Regulating Executive Salaries and Reducing Pay Disparities: Is pay disclosure the answer?
- Journal of Australian Political Economy
- Publication Type:
- Journal Article
- Journal of Australian Political Economy, 2018, 81 (Winter), pp. 95 - 120
- Issue Date:
Copyright Clearance Process
- Recently Added
- In Progress
- Open Access
This item is open access.
In 2017 it was reported that Ahmed Fahour, CEO of Australia Post – a publicly owned company – earned AUD$10.8 million in a single year. In 2015, he was paid 119 times the annual salary of the average Australia Post employee ($47,000 per annum). Fahour presided over the organisation's greatest decline in company turnover, accompanied by large-scale retrenchments of low-paid workers (Evershed, 2017). Yet as extravagant as Fahour’s pay appears, it is far from the largest executive remuneration packages paid to CEOs in Australia. In recent years, some have surpassed $30 million per annum. In the United States (US), CEO pay can be 300 times that of the average wage within the company (Mishel and Davis, 2015). Even after a slight ‘correction’ in CEO pay, which dipped in Australia during the Global Financial Crisis from an average of $5.5 million per annum to $4.7 million, David Richardson of The Australia Institute has recently found that CEO pay is on the rise again, averaging $5.2 million last financial year (Patty, 2018; Richardson, 2018).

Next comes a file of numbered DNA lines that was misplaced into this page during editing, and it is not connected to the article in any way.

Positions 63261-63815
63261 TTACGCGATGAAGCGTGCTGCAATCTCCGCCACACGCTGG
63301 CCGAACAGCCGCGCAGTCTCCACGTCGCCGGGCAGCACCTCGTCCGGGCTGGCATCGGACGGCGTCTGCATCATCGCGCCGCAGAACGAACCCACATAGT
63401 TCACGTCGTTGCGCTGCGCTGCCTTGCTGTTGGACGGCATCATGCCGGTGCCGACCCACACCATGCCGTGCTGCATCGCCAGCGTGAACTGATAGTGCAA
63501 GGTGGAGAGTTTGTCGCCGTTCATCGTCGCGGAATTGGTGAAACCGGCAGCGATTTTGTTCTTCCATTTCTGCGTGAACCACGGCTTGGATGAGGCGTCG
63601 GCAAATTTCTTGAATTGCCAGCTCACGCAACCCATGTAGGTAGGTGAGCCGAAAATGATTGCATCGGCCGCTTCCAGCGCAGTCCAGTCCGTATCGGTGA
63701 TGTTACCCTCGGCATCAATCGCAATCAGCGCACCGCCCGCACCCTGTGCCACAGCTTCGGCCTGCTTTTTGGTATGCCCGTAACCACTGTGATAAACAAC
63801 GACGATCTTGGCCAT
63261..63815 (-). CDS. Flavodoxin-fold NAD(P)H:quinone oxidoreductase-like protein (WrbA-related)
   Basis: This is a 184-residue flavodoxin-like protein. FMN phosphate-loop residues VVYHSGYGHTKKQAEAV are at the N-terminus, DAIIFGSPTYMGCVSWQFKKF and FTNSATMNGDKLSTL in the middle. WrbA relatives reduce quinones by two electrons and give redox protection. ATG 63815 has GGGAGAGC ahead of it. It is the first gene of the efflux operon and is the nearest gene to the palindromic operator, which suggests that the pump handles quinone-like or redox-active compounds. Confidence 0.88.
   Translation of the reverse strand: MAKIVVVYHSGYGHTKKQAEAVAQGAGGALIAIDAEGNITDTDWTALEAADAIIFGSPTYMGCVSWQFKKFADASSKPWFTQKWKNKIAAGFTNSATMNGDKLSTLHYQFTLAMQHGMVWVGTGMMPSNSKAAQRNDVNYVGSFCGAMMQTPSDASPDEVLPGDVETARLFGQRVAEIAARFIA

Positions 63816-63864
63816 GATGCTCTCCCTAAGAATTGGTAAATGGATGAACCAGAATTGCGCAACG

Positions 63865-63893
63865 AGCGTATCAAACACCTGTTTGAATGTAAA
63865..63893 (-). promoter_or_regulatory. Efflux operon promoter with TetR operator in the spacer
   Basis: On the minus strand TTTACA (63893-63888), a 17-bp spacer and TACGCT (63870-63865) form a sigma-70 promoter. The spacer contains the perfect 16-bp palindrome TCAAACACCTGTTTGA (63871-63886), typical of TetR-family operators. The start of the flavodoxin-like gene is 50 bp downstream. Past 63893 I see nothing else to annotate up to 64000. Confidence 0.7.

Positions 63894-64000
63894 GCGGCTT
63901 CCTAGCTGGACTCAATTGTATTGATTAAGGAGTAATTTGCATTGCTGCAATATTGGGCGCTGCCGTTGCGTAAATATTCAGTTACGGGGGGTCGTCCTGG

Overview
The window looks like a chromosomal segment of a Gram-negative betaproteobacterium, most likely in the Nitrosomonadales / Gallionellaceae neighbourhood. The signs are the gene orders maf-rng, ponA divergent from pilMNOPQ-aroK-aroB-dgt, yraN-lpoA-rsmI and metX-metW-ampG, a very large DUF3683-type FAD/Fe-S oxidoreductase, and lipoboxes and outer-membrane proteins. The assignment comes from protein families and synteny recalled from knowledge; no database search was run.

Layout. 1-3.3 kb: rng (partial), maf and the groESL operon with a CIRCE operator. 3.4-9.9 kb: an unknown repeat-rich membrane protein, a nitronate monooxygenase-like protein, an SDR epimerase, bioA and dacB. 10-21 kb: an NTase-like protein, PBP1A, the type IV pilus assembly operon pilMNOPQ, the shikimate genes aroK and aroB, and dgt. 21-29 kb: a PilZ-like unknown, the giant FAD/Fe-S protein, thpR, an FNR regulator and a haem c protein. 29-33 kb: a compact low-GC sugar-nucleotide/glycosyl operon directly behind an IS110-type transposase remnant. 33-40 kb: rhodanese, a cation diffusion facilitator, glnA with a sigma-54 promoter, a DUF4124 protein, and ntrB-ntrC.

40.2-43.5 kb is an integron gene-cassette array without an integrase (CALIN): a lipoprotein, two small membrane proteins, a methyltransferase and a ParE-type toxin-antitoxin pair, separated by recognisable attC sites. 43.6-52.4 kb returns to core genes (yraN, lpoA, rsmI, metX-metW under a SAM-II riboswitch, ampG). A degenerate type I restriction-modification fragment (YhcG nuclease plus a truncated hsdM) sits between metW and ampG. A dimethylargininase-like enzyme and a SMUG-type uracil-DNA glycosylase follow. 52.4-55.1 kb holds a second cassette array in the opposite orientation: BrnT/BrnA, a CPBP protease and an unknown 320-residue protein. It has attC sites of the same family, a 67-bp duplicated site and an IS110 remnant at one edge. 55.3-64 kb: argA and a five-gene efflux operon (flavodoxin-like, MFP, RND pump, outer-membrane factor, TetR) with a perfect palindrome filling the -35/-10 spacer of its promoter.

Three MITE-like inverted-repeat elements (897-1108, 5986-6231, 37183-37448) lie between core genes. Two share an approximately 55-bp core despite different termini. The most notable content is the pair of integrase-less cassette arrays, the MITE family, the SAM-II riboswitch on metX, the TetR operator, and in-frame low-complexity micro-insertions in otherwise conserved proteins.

Please use this identifier to cite or link to this item: